Skip to main content

Identification and application of a pair of noncompeting monoclonal antibodies broadly binding to the nucleocapsid proteins of SARS-CoV-2 variants including Omicron

Abstract

The SARS-CoV-2 nucleocapsid protein (NP) is an important indicator for the virus infection, highlighting the crucial role of NP-specific monoclonal antibodies (mAbs) used in multiple biochemical assays and clinical diagnosis for detecting the NP antigen. Here, we reported a pair of noncompeting human NP-specific mAbs, named P301-F7 and P301-H5, targeting two distinct linear epitopes on SARS-CoV-2 or SARS-CoV. We evaluated the application of P301-F7 in the analysis of enzyme linked immunosorbent assay, western blot, flow cytometry, immunofluorescence, and focus reduction neutralization test. We for the first time report a broad mAb effectively recognizing various live viruses of SARS-CoV-2 variants including Alpha, Beta, Delta, and Omicron, indicating a wide range of application prospects.

Introduction

The coronavirus disease 2019 (COVID-19) caused by severe acute respiratory syndrome coronavirus 2 (SARS-CoV-2) was first reported in late 2019 and early 2020 [1]. It was the third coronavirus disease in the twenty-first century after SARS-CoV in 2002 [2] and Middle East respiratory syndrome coronavirus (MERS-CoV) in 2012 [3]. So far, there has been over 480 million confirmed cases, resulting in more than 6 million deaths worldwide. Since the beginning of 2021, various SARS-CoV-2 variants have been emerging one after another, such as Alpha, Beta, Gamma, Delta, and especially current Omicron, which carried a lot of mutations compared with the Wuhan reference strain (wild-type, WT).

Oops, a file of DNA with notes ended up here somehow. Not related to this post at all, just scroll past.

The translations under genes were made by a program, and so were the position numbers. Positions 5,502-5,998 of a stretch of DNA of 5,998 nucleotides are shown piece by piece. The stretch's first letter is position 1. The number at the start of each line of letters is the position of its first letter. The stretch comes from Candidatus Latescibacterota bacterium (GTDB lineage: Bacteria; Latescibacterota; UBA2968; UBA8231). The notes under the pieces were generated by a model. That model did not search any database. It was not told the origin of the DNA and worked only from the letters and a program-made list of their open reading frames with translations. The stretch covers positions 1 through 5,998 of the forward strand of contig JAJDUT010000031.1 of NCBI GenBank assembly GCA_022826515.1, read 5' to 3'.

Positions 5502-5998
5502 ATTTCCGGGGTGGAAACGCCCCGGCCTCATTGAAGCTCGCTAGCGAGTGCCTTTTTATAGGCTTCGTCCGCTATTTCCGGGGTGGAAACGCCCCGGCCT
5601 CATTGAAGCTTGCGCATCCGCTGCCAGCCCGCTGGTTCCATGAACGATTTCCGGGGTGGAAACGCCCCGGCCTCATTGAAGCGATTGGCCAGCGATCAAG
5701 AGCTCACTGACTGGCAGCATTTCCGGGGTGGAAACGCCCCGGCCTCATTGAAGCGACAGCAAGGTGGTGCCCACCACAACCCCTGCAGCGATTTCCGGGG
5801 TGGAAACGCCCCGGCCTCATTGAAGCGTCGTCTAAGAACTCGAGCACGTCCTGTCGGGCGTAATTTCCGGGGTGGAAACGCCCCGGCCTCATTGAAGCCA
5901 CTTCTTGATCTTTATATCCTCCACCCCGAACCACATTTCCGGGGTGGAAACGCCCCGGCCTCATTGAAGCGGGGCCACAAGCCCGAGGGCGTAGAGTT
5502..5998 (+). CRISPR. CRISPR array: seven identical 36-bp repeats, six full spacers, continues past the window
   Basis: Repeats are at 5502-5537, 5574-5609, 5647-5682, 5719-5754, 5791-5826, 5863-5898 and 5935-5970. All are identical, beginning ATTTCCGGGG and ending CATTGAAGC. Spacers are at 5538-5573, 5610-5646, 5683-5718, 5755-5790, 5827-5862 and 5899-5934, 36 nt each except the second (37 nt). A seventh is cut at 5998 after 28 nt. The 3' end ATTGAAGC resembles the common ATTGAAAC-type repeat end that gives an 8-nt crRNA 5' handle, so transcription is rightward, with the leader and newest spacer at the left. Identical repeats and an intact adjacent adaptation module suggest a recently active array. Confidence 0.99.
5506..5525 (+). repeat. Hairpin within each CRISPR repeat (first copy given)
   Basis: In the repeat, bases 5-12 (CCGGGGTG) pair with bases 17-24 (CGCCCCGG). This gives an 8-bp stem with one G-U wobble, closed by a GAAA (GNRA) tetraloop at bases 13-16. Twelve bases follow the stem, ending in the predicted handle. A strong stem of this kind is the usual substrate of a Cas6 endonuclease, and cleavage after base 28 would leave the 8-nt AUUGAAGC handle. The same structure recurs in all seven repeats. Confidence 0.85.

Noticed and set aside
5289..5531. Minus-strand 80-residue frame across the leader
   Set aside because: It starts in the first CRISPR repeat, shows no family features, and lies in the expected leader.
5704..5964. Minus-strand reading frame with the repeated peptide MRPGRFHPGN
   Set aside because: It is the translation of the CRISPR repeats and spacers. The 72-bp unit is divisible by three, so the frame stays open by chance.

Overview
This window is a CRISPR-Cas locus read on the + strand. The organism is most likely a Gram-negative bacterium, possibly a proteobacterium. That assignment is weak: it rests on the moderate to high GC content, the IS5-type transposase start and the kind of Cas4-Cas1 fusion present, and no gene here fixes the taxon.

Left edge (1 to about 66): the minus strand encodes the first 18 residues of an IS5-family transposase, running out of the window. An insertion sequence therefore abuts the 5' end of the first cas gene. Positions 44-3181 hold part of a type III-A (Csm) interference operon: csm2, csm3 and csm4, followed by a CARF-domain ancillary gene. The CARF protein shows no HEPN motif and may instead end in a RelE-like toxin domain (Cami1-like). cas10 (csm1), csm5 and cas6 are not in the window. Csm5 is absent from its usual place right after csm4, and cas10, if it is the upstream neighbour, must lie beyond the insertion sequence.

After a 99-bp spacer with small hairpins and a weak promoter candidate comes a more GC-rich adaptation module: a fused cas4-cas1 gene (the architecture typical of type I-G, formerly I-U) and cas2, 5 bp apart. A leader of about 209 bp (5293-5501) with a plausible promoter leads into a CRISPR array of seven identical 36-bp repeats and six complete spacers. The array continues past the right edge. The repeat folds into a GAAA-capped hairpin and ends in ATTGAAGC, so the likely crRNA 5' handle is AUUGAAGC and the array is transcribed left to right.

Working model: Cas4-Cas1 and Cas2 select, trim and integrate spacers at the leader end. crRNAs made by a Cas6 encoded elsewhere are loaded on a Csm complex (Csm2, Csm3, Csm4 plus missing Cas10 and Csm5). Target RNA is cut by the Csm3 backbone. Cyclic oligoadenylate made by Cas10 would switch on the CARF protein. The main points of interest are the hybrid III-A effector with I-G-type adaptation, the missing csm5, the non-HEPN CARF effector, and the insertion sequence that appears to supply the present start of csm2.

SARS-CoV-2 is a member of the sarbecovirus subgenus. It contains 14 main open reading frames and encodes 4 structural proteins including surface spike protein, envelope protein, integral membrane protein, and nucleocapsid protein (NP) [4]. Among them, spike protein mediates the interaction of virus with cellular receptor (angiotensin-converting enzyme 2, ACE2) and triggers subsequent cell membrane fusion for the viral entry [5]. Several studies have shown that mutations located in spike protein contributed to the escape from the neutralizing antibodies (nAbs), making the SARS-CoV-2 variants a problem to be concerned worldwide [6,7,8,9]. All along, researchers have also been paying close attention to the mutations in the NP [10, 11]. The SARS-CoV-2 NP is a highly immunogenic and abundantly expressed protein during the viral infection, making it as a suitable target for antigen detection [12, 13]. As we all know, the NP-specific antibodies play a crucial role in developing test reagents. Currently, several monoclonal antibodies (mAbs) have been identified from both immunized mice and rabbits and convalescent COVID-19 patients, and some of the mAbs are also able to recognize the mutated NP of SARS-CoV-2 variants [14,15,16,17]. However, compared with a large number of spike-specific mAbs, the quantity of anti-NP mAbs is generally limited, whose functions and features have not been clearly characterized. More importantly, it is still unknown that whether these applied mAbs could bind to the live virus of variants, especially for the detection of SARS-CoV-2 Delta and Omicron variants dominating the current wave of the COVID-19 pandemic around the world.